Latest results from cultivations work at Cambridge University Farm show that working the soil at depth has had no effect on emergence this year, due to the dry conditions.
"These are different to our previous results," admitted Mark Stalham of Cambridge University Farm. "In the past, we’ve seen large differences created in bulk density and rootability in the top 50cm by destoning at different depths."
In a normal season, working at depth would cause compaction, he noted. "Depending on soil moisture, the optimum depth would be between 20-50cm. The wetter it is, the shallower you should work."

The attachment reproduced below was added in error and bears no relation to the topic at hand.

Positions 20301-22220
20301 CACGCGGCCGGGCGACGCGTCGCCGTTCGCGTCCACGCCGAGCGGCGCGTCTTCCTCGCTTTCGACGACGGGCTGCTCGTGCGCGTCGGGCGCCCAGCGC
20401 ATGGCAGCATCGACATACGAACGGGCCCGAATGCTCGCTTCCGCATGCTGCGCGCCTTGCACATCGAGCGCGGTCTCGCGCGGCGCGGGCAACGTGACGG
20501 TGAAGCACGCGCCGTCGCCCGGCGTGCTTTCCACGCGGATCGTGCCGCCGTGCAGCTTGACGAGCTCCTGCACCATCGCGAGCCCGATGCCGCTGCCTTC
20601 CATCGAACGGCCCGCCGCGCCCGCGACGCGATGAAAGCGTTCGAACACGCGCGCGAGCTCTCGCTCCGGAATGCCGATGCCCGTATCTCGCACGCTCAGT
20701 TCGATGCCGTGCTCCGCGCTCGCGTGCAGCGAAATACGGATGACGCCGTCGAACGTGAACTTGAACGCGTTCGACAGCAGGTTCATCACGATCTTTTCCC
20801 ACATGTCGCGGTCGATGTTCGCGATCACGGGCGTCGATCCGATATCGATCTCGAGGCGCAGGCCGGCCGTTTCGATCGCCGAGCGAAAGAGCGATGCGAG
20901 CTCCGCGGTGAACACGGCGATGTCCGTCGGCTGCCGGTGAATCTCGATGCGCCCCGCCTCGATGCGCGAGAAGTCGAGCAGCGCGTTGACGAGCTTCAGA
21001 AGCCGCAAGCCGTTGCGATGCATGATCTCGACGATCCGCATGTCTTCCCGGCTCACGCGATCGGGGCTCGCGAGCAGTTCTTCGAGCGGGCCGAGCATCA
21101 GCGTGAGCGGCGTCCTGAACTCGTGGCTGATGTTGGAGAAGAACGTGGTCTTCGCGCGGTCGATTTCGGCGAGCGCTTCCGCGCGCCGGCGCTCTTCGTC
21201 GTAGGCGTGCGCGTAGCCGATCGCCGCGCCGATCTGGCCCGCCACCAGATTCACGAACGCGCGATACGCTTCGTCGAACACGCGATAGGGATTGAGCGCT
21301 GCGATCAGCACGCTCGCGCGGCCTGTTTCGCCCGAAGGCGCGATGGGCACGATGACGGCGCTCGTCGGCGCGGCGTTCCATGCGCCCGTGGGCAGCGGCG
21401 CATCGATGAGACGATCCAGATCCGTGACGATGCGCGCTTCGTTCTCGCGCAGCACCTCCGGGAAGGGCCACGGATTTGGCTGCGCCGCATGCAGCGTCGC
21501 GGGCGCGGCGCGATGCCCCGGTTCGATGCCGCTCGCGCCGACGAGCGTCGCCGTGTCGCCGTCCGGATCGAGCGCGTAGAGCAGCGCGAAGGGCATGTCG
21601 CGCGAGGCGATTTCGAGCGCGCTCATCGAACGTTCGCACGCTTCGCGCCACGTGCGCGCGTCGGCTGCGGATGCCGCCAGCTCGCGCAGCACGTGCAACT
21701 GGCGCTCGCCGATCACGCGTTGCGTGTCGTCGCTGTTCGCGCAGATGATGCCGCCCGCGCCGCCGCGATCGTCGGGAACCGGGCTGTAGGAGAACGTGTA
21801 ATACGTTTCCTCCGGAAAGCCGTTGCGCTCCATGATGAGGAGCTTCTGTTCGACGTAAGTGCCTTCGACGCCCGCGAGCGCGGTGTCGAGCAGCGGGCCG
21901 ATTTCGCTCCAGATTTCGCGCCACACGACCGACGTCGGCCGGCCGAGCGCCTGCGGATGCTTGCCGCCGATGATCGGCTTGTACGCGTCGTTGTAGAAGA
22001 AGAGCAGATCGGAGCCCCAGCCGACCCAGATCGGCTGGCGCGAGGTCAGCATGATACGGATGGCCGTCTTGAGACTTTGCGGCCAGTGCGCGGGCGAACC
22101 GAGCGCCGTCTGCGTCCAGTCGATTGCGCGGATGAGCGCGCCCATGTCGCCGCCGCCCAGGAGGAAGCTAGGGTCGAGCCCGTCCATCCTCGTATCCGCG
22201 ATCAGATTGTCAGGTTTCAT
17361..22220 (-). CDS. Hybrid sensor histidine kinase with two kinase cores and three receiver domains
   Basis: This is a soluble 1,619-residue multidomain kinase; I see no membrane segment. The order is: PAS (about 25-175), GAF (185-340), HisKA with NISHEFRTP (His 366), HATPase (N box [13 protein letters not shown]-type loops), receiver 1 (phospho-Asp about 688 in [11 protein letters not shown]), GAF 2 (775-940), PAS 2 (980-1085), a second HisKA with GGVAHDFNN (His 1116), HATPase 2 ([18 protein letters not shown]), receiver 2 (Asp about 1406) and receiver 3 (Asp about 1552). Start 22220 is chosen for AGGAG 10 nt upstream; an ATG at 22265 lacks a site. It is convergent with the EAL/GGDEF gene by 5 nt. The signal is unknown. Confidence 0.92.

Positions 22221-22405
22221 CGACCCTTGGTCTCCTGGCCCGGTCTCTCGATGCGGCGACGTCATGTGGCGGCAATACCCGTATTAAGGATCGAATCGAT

This year, however, there’s been no effect from destoning between 19 and 54cm deep, at similar planting depths.
"Ridge shape didn’t affect emergence either," he said. "Because it was so dry, the bulk density of the soil wasn’t increased by ridge compression. So again, there was no effect on emergence."
Organic matter is an important soil factor, as bulk density decreases as the organic content rises, he continued. "Fine, sandy and silty soils are more sensitive to structural degradation, so the organic matter content is critical."
These soils should have a minimum of 3.4% organic matter, he advised. "The cultivation window depends on the organic matter level in these sensitive soils. If it’s too low, damage will occur."